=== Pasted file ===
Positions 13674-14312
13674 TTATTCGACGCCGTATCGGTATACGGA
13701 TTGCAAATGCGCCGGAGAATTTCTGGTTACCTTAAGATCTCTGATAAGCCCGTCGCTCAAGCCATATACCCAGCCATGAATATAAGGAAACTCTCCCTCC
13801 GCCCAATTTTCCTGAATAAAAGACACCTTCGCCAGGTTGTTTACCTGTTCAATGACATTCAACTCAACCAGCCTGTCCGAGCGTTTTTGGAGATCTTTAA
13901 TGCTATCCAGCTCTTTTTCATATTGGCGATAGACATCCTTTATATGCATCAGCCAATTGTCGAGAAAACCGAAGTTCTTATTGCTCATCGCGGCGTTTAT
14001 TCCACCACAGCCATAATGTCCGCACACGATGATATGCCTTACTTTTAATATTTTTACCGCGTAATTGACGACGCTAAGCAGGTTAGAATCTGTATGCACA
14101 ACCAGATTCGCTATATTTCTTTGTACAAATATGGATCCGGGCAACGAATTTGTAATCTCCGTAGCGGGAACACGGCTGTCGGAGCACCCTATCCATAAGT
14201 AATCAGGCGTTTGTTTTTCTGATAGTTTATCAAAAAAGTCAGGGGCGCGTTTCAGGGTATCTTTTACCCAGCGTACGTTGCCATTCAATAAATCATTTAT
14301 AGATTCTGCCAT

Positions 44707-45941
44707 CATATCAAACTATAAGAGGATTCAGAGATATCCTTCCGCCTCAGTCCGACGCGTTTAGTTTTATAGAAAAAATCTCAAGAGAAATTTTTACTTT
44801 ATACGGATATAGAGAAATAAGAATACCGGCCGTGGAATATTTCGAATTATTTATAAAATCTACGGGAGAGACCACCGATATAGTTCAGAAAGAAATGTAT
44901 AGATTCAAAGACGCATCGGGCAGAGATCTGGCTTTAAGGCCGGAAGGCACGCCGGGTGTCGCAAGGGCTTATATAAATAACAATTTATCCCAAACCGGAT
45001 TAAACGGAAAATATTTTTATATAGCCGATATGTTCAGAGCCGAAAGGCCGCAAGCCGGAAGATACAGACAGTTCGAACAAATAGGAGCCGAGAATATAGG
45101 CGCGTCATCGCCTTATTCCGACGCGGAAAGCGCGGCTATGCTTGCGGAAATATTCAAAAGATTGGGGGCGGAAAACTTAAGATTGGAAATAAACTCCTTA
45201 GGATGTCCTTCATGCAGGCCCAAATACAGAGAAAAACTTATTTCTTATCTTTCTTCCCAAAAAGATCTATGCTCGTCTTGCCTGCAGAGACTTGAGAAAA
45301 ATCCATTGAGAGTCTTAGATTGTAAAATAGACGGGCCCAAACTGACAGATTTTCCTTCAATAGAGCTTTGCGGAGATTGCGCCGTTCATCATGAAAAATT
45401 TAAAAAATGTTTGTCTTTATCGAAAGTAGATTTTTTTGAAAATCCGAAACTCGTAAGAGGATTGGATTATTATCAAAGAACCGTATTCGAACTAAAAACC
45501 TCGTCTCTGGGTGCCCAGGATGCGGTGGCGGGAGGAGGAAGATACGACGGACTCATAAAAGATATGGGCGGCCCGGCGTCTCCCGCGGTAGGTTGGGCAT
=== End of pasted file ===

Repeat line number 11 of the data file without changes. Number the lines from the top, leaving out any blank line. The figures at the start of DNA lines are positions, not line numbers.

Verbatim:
44707 CATATCAAACTATAAGAGGATTCAGAGATATCCTTCCGCCTCAGTCCGACGCGTTTAGTTTTATAGAAAAAATCTCAAGAGAAATTTTTACTTT